Scene Three: Laurence Library
Music grows in volume and two party-goers appear, walking and talking, giving a sense of the party in rooms adjacent to the one in which we find ourselves-the library of the Laurence house. Jo and Meg disappear upstage. Jo quickly reappears, without her cloak, stuffing a cookie in her mouth, and bumps into the couple we’ve already seen. She murmurs a muffled “sorry” as she backs into the library. Spotting the pile of books beside the wing-back chair, she kneels to look at them. This draws the attention of Laurie, who has buried himself in the armchair. He sits up.
JO: Dear me, I didn’t know anyone was here. (Realizing.) Oh, it’s you!
LAURIE: Do stay. Please.
JO: I’m so glad it’s you. But won’t I disturb you?
LAURIE: Not at all. I only came here because I don’t know many people.
JO: But it’s your party. Oh, what a wonderful room! Look at all these books!
Mr. Brooke, Laurie’s tutor, appears, walking and talking with a shy Meg.
LAURIE: A fellow can’t live on books. Though he (pointing at Mr. Brooke) thinks you can.
JO: We had such a good time over your nice Christmas present.
LAURIE: Grandpa sent it.
JO: But you put it into his head, didn’t you?
LAURIE (ducking this compliment): How is your cat, Miss March?
JO: Nicely, thank you, Mr. Laurence, but I’m not Miss March. I’m only Jo.
LAURIE: I’m not Mr. Laurence, I’m only Laurie.
JO: Laurie Laurence?
LAURIE: My name’s Theodore. They called me Dora, which I hated. So I made them call me Laurie instead.
JO: I wish I could make everyone call me Jo instead of Josephine. So sentimental. How did you manage it?
LAURIE: I thrashed them.
Aunt March and Mr. Laurence appear stroll in. Music shifts to a waltz.
JO: I can’t thrash Aunt March. Christopher Columbus! What a lovely piano.
LAURIE (nods, glum): Grandfather doesn’t like what I play.
JO: Come play ours sometime. You could play anything you like! (Waving.) Hello, Aunt March!
Aunt March is mortified to be hailed in this way; her hands fly to her cheeks. She takes Mr. Laurence’s arm and with as much dignity as she can muster, hustles off.
LAURIE: I want to live in Italy and be a composer. Grandfather wants me to live here and sell tea. Don’t you like to dance, Miss Jo?
JO: Usually I knock something over, or tread on people’s toes, so I keep out of mischief and let Meg sail about.
Meg and Mr. Brooke sail by. The party-goers waltz through.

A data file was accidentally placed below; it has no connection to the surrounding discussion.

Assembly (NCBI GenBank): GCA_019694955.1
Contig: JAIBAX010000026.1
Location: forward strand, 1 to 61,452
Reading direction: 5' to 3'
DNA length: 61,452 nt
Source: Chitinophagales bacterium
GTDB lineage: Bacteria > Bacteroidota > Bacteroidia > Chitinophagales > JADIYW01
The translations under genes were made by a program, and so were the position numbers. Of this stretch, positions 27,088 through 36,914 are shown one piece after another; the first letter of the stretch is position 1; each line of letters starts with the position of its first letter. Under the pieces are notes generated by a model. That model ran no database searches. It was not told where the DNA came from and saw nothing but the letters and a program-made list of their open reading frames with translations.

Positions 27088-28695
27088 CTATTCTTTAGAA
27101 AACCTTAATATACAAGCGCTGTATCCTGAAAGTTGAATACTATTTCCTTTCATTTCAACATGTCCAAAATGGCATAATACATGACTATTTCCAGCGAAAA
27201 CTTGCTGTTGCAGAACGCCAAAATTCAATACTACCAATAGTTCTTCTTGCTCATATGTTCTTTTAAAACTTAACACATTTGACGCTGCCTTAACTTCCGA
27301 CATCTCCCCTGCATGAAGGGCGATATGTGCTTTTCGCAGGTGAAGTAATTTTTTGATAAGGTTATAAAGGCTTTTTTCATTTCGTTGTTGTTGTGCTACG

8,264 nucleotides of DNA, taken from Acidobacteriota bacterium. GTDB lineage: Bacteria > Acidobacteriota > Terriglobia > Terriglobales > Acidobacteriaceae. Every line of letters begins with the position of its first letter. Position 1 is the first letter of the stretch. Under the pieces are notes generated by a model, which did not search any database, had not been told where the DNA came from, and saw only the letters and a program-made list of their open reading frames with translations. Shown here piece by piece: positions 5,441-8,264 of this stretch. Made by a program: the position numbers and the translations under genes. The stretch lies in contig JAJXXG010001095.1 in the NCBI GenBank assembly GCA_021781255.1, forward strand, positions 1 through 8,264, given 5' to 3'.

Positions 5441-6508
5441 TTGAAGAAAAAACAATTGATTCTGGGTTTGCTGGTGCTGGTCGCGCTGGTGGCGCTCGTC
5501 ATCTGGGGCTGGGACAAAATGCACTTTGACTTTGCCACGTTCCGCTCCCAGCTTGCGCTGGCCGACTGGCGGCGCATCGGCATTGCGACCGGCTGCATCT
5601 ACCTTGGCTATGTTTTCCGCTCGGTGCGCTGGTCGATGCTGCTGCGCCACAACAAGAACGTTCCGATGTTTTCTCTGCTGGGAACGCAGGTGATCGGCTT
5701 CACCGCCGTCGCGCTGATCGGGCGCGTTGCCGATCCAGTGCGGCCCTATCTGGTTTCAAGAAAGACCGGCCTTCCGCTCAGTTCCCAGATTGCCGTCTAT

JO: Do you dance?
LAURIE: Sometimes. But I’ve been abroad and-
JO: Abroad! Italy! Christopher Columbus! Have you been to Paris?
LAURIE: Quel nom a cette jeune demoiselle en les pantoufles jolis?
JO (translating):”Who is the young lady in the slippers… pretty?”
LAURIE: Oui, mademoiselle. And I know the answer – Meg! And Beth is the rosy one that plays the piano, and sometimes goes out with a little basket?
JO (pleased, proud): That’s my Beth.
LAURIE: And the curly-haired one is Amy.
JO: How did you find all this out?
LAURIE: Sometimes you forget to pull the curtain, and when the lamps are lighted, I look across from my window, and it’s like looking at a picture-with the fire, and you all around the table with your mother…
JO: Don’t just look. Come over and visit us.
LAURIE: Grandfather doesn’t want me to be a bother to strangers.
JO: We’re not strangers, we’re neighbors. We want to know you, and I’ve been trying to do it ever so long.
His pleased look dismays her; after all, this is a male of the species. She stands abruptly. The music shifts to a feisty polka.
JO: Oh look at all these books!
LAURIE: Use them all you like. Grandpa is usually gone during the day, so you needn’t be timid.
JO (challenging him): I’m not afraid of anything.
LAURIE: I don’t believe you are.
Meg and Mr. Brooke polka by, laughing, clearly having a wonderful time.
JO: Who’s that keeps dancing with Meg?
LAURIE: That’s my tutor, John Brooke.
JO: That’s a splendid polka. Why don’t you go try it?
LAURIE: If you come too.
JO (how she wants to): I can’t.
LAURIE: Why not.
JO: You won’t tell?
JO: I have a bad trick of standing before the fire, and I burn my frocks. (Turns and points where.) Meg told me to keep still, so no one would see. Go ahead, laugh.
LAURIE (does not laugh): We can dance grandly right here, and no one will see us. Please, won’t you?
Jo and Laurie dance grandly.